Altice offers rewards - but it is not for faint-hearted
There is a simple way to create a large business, even in a sector famous for its hotshots. The secret is to find a really accommodating banker; borrow like there's no tomorrow; then spot some interesting cash-generating assets to spend on and proceed to ruthlessly cut costs so that cash flows cover the ever-swelling interest rate bill. This brave tactic is the 'modus operandi' of the company we have under the microscope today, the Dutch telecoms group Altice which has quietly built an extraordinary world market position.
Altice, incorporated in Luxembourg and listed in Amsterdam, has operations in France, Israel, Portugal, US and other far-flung parts of the globe including the Dominican Republic. With a market value of €26bn, it is a holding company for concerns that provide cable, fixed services (TV, internet and fixed lines) and mobile communications to residential and business customers. Since its initial public offering in 2011, the company has embarked on an expansionist strategy, funded by the previously-mentioned bank borrowings. Its assets include Societe Francaise de Radiotelephone (SFR) in France, PT Portugal, HOT in Israel, Tricom in the Dominican Republic and cable operations in the US.
It recently entered into a partnership with Sky to co-produce a TV drama, 'Riviera', which was created by Dublin director Neil Jordan.
Altice's founder, Patrick Drahi, has an interesting background. Born in Casablanca, and educated in Paris, he began his career as a marketing executive for the giant Philips of Eindhoven. He setup his own operation in the 1990s opportunistically installing networks in small French towns that had been excluded from the French cable programme. He sold that business to Kildare resident John Malone of Liberty Global. His second big adventure was Altice, which was built around 20 acquisitions of lagging cable, TV and mobile phones companies, often at knockdown prices. But the subsequent financial engineering and the essential cutting of costs was the telling aspect of how Mr Drahi made things hum.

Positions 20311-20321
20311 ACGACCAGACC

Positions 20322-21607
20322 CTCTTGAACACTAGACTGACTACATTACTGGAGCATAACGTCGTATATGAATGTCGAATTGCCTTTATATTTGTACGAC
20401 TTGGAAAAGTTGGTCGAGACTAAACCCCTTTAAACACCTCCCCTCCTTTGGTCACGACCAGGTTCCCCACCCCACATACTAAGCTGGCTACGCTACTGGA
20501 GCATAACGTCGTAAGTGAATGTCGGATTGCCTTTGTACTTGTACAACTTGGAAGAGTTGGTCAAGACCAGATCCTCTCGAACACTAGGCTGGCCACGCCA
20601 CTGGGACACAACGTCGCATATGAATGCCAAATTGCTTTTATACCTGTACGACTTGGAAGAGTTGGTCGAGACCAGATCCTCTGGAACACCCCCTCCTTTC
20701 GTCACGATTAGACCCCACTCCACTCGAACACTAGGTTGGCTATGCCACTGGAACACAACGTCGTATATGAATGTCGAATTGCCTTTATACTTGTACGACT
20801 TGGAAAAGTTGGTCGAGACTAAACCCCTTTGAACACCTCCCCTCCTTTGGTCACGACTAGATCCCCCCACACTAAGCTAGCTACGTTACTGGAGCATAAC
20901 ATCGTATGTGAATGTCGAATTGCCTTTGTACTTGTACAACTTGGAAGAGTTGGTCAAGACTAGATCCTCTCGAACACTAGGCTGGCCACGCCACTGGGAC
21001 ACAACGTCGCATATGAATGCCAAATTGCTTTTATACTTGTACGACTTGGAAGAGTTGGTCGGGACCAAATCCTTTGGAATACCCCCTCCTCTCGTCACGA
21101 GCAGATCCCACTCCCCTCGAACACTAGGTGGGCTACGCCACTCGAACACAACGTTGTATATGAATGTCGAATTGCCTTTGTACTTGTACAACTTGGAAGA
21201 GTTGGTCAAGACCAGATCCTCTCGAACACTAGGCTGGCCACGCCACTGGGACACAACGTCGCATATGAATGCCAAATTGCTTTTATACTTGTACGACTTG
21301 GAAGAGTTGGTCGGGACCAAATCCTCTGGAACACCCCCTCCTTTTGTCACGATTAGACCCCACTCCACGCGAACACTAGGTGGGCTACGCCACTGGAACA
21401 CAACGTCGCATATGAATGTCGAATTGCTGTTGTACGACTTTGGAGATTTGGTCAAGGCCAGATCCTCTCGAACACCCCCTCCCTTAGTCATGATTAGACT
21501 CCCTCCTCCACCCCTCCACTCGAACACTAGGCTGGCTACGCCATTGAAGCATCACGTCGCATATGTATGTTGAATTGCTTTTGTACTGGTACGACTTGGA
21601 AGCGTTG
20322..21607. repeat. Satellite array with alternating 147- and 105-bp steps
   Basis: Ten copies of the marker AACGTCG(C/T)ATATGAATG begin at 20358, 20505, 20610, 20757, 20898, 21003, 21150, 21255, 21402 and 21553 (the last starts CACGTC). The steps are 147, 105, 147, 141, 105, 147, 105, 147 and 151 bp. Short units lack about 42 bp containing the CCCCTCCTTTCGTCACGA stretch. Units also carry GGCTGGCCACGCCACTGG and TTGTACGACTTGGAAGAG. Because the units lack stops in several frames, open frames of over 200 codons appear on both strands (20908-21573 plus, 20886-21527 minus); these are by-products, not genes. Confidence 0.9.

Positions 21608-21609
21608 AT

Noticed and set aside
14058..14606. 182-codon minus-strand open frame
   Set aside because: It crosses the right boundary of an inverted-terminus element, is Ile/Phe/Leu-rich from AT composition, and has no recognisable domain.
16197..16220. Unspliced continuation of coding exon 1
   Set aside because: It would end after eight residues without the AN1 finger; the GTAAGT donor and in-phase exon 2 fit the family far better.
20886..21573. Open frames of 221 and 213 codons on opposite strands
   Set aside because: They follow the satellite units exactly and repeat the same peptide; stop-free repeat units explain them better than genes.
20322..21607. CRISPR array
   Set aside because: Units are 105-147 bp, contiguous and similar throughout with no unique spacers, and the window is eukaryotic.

Altice's primary market is France. Its subsidiary SFR is one of four players in the very competitive French market. The company was acquired by the Altice-controlled cable concern Numericable (previously France Telecom Cable) in 2014. Numericable controls the vast majority of the cable networks in France. Altice amalgamated both companies with its acquisition, Virgin Mobile. The new entity, renamed SFR, has 15,000 employees but plans to reduce them by one third, saving €400m.
Today SFR is the second largest bundle (pay TV, internet, and mobile) operator in France and contributes half of the group's profits. In 2016 it returned to revenue growth and profit margins were up. However, with the need for large investment the logic of consolidation remains. This will not be easy as over the years there have been many false starts at consolidation.
The US is the group's second priority market. It took its first step into the US in 2015 by purchasing 70pc of the St Louis-based cable company Suddenlink, followed by the acquisition of the New York cable company Cable Vision Systems now Optimum. As a result, Altice is the third-biggest cable operator in the US. Donald Trump's election should see less regulation so it is likely Altice would look for more deals. A listing of a stake of Altice USA would help development and is on the agenda.
The company's other assets have revenues of €4.3bn with PT Portugal, now known as Pharol, accounting for 2.3bn and Israel 0.9bn.
Because Altice is such a highly leveraged acquisition-driven company, it carries with it a high level of risk. A sharp change in corporate credit rates would have an impact on the company with its net debt of €50bn.
Revenue last year was €23.4bn but with little profits. However, in the last three years the share price has moved up from €6.8 per share to €21 today. The rewards are clearly there for potential investors who don't fear bitten-down finger nails. But it wouldn't be a share for the widows and orphans portfolio.
Nothing in this section should be taken as a recommendation, either explicit or implicit, to buy any of the shares mentioned